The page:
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Louis Riel: Demanding a place of honour

Who was Louis Riel? The Métis leader commanded two rebellions in western Canada and was tried, convicted and hanged for treason in 1885. Until well into the 20th century Riel was regarded as "misguided and impetuous" at best and a psychotic traitor at worst. But in the 1960s Riel's image began to turn around. Today most Canadians, particularly the Métis, have reclaimed him as a heroic patriot, founder of Manitoba and a Father of Confederation.

Jean Allard thinks it's time Queen Victoria shared the spotlight. Her statue sits front and centre at the Manitoba legislature in Winnipeg, and Allard says Louis Riel deserves a place beside her. Allard, a member of a citizens' committee lobbying for a statue of Riel, says changing attitudes about the "father of Manitoba" mean most Manitobans will accept a monument to Riel. But a CBC reporter is doubtful, asking: "Was he that great a man?" 
• Citizens' requests for a Riel statue at the Manitoba legislature got a boost in 1969. The Louis Riel Society, headed by Manitoba's chief justice, asked for a statue and said Riel should be recognized as a humanitarian founder of Manitoba.
• In its report, the CBC noted that the Manitoba legislature already had statues of Queen Victoria, the explorer La Verendrye, Lord Selkirk, Icelandic explorer Jon Sigurdsson and Ukrainian poet Taras Shevchenko.

• A statue of Riel, sculpted by John Nugent, was erected in Regina in 1968.
• When Manitoba decided to make space for a Riel sculpture at the legislature, one citizen wrote an outraged letter to the Winnipeg Tribune. The letter said it was "with anger, revulsion and sheer disbelief that I read in the newspaper that approval had been given for the erection of a statue of that madman Louis Riel on the grounds of the legislative building."

• In 1970 Manitoba held a public contest to design a Riel statue. The winning entry was a joint effort by sculptor Marcien Lemay and architect Etienne Gaboury.
• The team's proposal consisted of a twisted nude sculpture of Riel wearing a tortured expression, his hands behind his back. This was surrounded by two curved outer walls bearing engraved Riel quotations.

• The sculpture, located on the south side of the legislature facing the Assiniboine River, was unveiled on Dec. 31, 1971. According to a fall 2001 article in Manitoba History, "it garnered a mixed reception from Métis and non-Métis alike."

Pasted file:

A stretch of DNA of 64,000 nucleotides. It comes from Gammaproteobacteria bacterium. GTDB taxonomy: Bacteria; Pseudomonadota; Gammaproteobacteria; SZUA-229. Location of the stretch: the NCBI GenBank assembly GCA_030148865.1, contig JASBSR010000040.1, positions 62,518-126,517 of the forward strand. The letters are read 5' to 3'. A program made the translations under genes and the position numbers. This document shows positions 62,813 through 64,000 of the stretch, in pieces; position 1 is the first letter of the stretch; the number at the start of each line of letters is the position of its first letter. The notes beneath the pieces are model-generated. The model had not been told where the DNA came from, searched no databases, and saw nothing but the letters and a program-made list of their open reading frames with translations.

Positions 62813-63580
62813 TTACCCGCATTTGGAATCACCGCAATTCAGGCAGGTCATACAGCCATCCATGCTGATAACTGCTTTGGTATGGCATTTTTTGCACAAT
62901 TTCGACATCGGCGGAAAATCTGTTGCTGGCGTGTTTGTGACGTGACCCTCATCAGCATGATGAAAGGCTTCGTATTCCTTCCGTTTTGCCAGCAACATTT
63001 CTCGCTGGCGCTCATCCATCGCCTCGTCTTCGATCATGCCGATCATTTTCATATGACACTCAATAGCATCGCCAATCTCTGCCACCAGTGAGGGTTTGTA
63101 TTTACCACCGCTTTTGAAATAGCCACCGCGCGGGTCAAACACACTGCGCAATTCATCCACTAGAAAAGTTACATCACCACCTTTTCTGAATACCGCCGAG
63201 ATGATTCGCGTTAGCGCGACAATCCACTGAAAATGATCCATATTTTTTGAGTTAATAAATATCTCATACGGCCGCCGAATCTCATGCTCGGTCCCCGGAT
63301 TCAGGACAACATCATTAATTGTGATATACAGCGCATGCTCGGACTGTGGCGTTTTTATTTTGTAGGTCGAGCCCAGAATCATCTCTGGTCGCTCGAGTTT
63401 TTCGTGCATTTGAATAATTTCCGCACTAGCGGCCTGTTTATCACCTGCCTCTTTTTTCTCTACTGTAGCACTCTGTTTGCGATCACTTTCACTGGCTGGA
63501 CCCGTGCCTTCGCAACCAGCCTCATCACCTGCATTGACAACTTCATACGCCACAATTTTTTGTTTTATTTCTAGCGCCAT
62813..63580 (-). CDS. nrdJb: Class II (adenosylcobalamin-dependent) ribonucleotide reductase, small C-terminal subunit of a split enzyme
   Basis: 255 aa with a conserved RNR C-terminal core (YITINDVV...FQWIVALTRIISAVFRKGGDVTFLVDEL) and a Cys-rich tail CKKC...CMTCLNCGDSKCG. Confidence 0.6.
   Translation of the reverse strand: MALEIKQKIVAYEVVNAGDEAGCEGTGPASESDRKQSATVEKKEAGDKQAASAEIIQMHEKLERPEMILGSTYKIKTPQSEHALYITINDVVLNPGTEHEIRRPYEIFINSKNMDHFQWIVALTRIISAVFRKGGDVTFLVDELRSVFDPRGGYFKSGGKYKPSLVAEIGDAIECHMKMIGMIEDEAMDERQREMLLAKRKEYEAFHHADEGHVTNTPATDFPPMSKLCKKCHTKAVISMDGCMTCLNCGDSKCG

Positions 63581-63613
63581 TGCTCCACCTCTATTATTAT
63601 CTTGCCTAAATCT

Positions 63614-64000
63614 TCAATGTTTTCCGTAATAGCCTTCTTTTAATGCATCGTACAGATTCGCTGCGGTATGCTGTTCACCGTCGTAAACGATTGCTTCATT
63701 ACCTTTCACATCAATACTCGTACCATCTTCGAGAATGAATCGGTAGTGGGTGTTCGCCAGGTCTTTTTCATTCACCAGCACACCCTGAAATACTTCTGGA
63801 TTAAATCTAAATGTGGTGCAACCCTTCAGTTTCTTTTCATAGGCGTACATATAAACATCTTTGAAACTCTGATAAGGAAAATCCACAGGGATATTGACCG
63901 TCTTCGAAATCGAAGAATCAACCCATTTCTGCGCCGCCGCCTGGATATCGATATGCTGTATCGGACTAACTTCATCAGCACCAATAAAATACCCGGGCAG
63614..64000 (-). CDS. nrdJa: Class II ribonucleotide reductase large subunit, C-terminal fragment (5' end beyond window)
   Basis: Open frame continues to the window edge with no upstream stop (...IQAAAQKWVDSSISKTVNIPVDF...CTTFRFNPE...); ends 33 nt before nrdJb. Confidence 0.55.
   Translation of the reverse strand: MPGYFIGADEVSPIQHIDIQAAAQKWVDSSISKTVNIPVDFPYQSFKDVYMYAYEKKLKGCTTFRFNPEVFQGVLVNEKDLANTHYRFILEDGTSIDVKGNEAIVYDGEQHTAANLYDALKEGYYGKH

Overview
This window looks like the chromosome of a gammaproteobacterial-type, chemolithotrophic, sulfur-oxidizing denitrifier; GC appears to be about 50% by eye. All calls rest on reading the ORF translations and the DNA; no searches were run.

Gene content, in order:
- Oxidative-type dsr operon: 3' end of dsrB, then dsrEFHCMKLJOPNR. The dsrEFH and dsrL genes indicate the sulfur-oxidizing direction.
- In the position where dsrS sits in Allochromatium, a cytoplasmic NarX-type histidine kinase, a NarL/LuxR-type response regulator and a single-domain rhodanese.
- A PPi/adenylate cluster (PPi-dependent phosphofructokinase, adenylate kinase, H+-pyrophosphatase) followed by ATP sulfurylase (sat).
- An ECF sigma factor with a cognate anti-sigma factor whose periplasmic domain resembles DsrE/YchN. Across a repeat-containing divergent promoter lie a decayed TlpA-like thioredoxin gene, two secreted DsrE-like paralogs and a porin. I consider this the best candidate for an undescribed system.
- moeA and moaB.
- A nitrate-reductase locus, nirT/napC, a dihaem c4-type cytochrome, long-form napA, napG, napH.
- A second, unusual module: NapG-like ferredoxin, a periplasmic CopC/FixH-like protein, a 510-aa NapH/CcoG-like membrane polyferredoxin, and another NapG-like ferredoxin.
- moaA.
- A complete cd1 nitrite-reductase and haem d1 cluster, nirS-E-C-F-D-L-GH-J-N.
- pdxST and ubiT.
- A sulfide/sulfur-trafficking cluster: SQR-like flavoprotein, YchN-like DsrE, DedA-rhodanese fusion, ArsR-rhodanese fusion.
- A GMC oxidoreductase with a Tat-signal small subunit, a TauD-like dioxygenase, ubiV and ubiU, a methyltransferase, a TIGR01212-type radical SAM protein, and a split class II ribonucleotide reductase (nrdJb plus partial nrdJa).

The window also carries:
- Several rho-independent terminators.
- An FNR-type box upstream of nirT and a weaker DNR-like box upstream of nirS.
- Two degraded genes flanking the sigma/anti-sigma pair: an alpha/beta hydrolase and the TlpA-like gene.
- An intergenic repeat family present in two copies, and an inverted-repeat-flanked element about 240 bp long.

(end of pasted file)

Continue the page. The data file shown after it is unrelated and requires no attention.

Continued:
• The Regina sculpture was similarly regarded; it depicted Riel wearing a robe, but careful observers noted that he, too, was nude.

• After years of complaints from Métis organizations, the Regina statue was removed -- but not destroyed -- in 1991.
• The Manitoba statue received similar treatment in 1994, but not without considerable opposition. Jean Allard, who by then had served as an NDP member of Manitoba's legislative assembly, chained himself to the sculpture in a bid to save it from a planned demolition.

• The statue was removed instead and reinstalled on the grounds of St. Boniface College in Winnipeg.
• In 1996 a new statue of Riel was erected near the same spot as the old one at the Manitoba legislature.
• Though the work of making the new sculpture had been promised to the original artist, Marcien Lemay, the job went instead to Winnipeg artist Miguel Joyal.
• The new sculpture features a more dignified, clothed Riel brandishing a document.

• At 8.74 metres tall, Riel stands taller even than the Golden Boy, the sculpture perched atop the dome of Manitoba's legislature. The sculptor, Joyal, said Métis leaders specifically asked that Riel be taller.
• Another sculpture of Riel -- this one depicting only his neck and head -- can be found in Winnipeg at the St. Boniface Museum.
Medium: Television
Program: The View From Here
Broadcast Date: Dec. 13, 1966
Guest: Jean Allard
Reporter: Per Holting
Duration: 5:17

Last updated: February 28, 2014

Page consulted on February 28, 2014

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